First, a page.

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Back to the Future: What Predictive Decision Support Can Learn from DeLoreans and The Big Short

Kathryn Marchesini; Jeff Smith and Jordan Everson | December 13, 2022

In the third blog in our series on artificial intelligence (AI) and machine learning (ML)-driven predictive models (data analytics tool or software) in health care, we discussed some potential risks (sometimes referred to as model harms) related to these emerging technologies and how these risks could lead to adverse impacts or negative outcomes. Given these potential risks, some have questioned whether they can trust the use of these technologies in health care.

We are encouraged to see that some stakeholders are demonstrating that a predictive model is fair, appropriate, valid, effective, and safe (FAVES), rather than amplifying biases or harms. Some stakeholders are indicating this through descriptions of the processes used to develop the model and minimize risks, evaluation of the model’s performance (often described in peer-reviewed literature and according to nascent reporting guidelines), and clear description of how and when the model should be used. However, too often, this information is unavailable to purchasers, implementers, and users. As a result, the information necessary to assess the quality of predictive models is unavailable, including when these models are embedded or integrated with certified health IT.

We see this lack of consistent information availability (or information asymmetry) as a defining challenge inhibiting the optimization of predictive decision support interventions (DSIs) in health care. For students of economics, this type of insufficient information or “quality uncertainty” is one of the most famous forms of market failures, often colloquially called a “market for lemons”—as in the ancient slang for malfunctioning used cars. A “market for lemons” can lead to several negative dynamics we’ll briefly discuss.

Are we seeing a market for lemons in predictive models in some areas of health care?

There are three classic dynamics we’d expect to see in “a “market for lemons,” and we are watching for signs of each in the market for predictive models in health care:

  1. Purchaser or User Gets a Real Lemon: Potential purchasers or model users are unsure if a model is of good quality and so, they end up using bad models or using models in ways that are not appropriate (e.g., using a model outside the environment for which it was designed or ill-suited for a given task or context). Famously, the misuse of models and under-appreciation of model risks led to over-reliance on models to estimate risks of default for mortgage-backed securities and contributed directly to the 2008 financial crisis in the United States. In the last few years, we’ve seen high profile instances in health care in which users discovered, only, belatedly, that models they used or acquired were not accurate or were biased.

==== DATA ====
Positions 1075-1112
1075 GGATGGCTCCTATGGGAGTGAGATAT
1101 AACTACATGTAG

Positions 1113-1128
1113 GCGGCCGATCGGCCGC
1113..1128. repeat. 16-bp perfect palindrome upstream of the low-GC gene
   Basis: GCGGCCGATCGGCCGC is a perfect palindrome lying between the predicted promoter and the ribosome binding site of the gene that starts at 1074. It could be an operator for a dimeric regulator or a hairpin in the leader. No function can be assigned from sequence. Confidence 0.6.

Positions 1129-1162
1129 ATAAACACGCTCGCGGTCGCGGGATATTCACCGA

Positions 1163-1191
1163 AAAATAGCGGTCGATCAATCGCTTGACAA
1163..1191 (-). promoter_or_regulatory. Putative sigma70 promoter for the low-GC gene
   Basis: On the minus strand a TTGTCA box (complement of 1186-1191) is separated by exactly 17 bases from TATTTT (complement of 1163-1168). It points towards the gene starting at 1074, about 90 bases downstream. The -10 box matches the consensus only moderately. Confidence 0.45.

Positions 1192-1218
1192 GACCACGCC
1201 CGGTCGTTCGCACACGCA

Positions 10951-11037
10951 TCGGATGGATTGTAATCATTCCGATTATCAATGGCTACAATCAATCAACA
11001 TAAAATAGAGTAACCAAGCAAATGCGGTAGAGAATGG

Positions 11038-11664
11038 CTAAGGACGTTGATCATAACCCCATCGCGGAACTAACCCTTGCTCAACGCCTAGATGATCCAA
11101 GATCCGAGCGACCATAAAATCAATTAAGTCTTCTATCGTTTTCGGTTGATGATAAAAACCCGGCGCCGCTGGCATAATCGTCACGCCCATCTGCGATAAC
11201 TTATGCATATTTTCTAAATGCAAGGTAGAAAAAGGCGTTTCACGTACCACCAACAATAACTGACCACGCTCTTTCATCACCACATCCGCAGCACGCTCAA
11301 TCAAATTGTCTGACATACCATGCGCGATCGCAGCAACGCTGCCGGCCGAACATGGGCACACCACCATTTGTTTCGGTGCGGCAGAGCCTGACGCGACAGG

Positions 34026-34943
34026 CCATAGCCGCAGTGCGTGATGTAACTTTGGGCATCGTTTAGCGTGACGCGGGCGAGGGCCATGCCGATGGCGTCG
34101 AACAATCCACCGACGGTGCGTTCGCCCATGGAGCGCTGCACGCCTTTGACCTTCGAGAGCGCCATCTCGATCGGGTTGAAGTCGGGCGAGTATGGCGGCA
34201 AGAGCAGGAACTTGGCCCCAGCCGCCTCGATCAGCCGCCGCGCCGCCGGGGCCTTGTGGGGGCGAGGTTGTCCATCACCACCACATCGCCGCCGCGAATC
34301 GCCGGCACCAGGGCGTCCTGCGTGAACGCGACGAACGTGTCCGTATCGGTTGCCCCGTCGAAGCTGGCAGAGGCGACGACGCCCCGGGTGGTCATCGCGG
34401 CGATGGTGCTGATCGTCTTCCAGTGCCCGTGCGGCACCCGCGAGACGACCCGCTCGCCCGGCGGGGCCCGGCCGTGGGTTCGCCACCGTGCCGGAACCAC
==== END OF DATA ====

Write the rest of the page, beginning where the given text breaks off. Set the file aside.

2. Uncertainty and Inability to Determine the “Good” from the “Bad,” Predictive Models Not Purchased: Potential users just don’t purchase anything because they’re not sure if what’s being offered is effective, snake oil, or like in the car market, a rattletrap. Clinician groups have shared that clinicians simply do not have the information they need to know if the tool will work in their practice. We’ve also seen the continued use of exceptionally simple models, developed decades ago, when more advanced alternatives, like predictive models, exist. One reason more advanced models haven’t replaced these simple models may be due to the fundamental uncertainty about the quality of more advanced alternatives—some, but not all, of which are likely more effective (high quality) than older, simple models.
  3. Producers or Suppliers of High Quality Models May Exit the Health Care Market: High quality model producers leave the market, especially if high quality comes at high cost. If purchasers can’t distinguish a good model from a bad model, they won’t want to pay more for an expensive, “good” model than for a crummy one. The high-quality producers end up financially unviable and exit the market, leaving only bad options behind. You may be familiar with the concept of an “adverse selection death spiral” from another part of the health care industry. Right now, we are seeing enormous entry and exit from the market for models in health care, and we are aware that a lack of information on quality may inhibit the emergence of a healthy market for models.